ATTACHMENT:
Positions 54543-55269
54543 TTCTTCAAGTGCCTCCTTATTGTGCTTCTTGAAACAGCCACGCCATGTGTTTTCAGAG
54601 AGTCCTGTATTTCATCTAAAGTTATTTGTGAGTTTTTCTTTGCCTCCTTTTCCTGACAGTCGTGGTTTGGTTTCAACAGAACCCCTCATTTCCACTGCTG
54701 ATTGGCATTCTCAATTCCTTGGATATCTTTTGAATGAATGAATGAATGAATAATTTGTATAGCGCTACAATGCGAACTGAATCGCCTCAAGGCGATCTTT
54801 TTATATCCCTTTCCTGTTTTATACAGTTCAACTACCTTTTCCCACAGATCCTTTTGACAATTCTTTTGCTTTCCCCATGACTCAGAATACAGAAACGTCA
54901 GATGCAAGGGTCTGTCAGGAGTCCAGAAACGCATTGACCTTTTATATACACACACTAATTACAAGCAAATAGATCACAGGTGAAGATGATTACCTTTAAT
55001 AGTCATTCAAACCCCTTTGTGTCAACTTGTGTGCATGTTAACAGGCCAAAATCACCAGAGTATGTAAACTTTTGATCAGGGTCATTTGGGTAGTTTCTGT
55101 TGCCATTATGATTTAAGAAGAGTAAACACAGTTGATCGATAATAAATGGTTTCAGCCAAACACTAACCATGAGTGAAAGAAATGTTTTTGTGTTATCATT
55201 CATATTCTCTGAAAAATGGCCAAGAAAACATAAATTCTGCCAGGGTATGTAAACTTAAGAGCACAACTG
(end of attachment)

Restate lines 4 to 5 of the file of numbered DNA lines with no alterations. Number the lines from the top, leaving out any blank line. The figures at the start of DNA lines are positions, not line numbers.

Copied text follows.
54701 ATTGGCATTCTCAATTCCTTGGATATCTTTTGAATGAATGAATGAATGAATAATTTGTATAGCGCTACAATGCGAACTGAATCGCCTCAAGGCGATCTTT
54801 TTATATCCCTTTCCTGTTTTATACAGTTCAACTACCTTTTCCCACAGATCCTTTTGACAATTCTTTTGCTTTCCCCATGACTCAGAATACAGAAACGTCA